NCR PPG Silicone
Published on August 27th 2021 in

PPG discusses the issues with silicone in the paint shop

Although it’s very useful in many situations, silicone is devastating in a refinish paint shop, even in tiny quantities. Because it affects paint film, the coatings maker often gets the initial blame. However, given the extraordinary lengths paint manufacturers such as PPG go to in order to eliminate contamination, it’s far more likely to come from elsewhere. Indeed, you might be surprised at where it can pop up.

Silicone is an aggressive, low surface tension contaminant. Typically, it appears as small dish-shaped imperfections in paint film, usually visible immediately after application, called “fisheyes”, “craters” or “cissing”. Two key factors make silicone particularly nasty. Firstly, it only takes incredibly small amounts of silicone to cause contamination – even in low parts-per-million concentrations. Secondly, it’s easily transported in the air or via touch, making it extremely difficult to determine the contamination origin.

So, to eliminate contamination, you must understand how silicone gets into the paint environment. Here are some tips and recommendations from PPG’s Business Support Manager Asia-Pacific, John Hristias.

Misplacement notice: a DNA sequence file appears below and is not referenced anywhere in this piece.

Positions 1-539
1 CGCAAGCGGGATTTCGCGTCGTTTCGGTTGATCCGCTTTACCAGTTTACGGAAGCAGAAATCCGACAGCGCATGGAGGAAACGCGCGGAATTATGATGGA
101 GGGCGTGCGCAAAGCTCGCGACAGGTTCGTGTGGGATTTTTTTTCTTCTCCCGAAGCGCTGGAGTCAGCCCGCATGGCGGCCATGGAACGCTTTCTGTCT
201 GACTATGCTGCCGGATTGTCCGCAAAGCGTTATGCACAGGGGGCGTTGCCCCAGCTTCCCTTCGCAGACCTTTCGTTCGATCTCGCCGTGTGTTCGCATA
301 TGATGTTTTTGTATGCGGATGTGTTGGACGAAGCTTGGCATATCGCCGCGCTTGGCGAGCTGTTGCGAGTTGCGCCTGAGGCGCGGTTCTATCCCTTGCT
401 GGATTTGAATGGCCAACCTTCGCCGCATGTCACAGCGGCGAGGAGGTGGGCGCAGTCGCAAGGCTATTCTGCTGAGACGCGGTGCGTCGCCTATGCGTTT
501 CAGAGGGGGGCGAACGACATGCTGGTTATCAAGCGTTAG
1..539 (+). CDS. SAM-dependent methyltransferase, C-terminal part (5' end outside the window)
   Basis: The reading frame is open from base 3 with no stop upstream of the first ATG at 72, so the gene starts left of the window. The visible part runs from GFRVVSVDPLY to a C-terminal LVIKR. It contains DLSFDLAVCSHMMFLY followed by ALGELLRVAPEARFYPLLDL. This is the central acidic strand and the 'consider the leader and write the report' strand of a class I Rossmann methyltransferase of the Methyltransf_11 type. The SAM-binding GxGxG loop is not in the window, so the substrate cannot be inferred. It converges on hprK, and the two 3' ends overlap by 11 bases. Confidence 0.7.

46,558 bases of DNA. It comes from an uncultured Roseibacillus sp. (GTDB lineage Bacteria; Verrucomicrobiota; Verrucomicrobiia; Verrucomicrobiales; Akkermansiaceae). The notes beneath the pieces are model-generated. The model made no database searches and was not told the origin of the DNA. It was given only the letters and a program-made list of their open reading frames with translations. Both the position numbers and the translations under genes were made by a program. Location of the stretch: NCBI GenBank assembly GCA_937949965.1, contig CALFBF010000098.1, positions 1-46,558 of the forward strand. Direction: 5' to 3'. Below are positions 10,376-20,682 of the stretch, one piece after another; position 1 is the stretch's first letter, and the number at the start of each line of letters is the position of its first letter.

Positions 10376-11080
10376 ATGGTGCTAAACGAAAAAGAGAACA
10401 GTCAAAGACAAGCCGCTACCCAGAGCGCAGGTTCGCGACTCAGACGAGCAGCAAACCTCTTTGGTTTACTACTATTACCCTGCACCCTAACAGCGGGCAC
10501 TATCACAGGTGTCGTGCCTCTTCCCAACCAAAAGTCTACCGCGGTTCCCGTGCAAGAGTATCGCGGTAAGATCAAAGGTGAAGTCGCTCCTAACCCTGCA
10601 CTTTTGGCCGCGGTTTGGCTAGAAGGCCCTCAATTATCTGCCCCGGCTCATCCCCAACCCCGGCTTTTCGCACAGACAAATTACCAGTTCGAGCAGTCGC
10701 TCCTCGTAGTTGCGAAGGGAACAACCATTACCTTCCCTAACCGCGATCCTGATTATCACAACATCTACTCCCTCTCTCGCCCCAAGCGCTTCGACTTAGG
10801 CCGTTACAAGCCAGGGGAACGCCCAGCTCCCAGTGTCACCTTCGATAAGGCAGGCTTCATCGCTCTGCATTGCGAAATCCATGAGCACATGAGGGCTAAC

Many everyday products contain silicone, including hand creams, deodorants, lubricating and penetrating sprays, compressor oil, tyre shine, waxes, polishes, and vinyl and leather rejuvenators, and so on. Also, don’t forget the car being worked on can contain some of these.

Hristias added: “Recently, the PPG team came across a couple of unexpected sources of silicon. The first is the protective padding on a new panel stand, which should be cleaned multiple times to remove potential contamination, such as mould release agents, and the second source is the air line from the painter’s air-hood belt to the spray gun, depending on the quality of hose. It pays to flush the line with an appropriate cleaner prior to using it for the first time.” Also, don’t forget to schedule an annual service of your air system, from the compressor to the filtration units in the spray booth – they are “not set and forget”!

In addition, before using a new product it pays to check the Product Data Sheet to check if it’s “paint friendly”. If this is inconclusive, apply a little of the product to a surface, such as a spray-out card, let it dry and apply paint over it to see the reaction.

While silicones in waxes and polishes perform as potent surface-active agents that help repel water and dust, they can also cause problems when a panel needs repainting. All traces of these silicones need to be meticulously removed before painting. However, if a panel suffers significant silicone contamination during the refinish process, the only cure is to remove the affected layer by sanding and thoroughly cleaning.

Finally, the first priority is to find the source of any silicone contamination and eliminate it, because once it infiltrates a paint shop/spray booth, it’s extremely difficult to remove as it can’t be physically seen and air turbulence in the booth can easily move it around.

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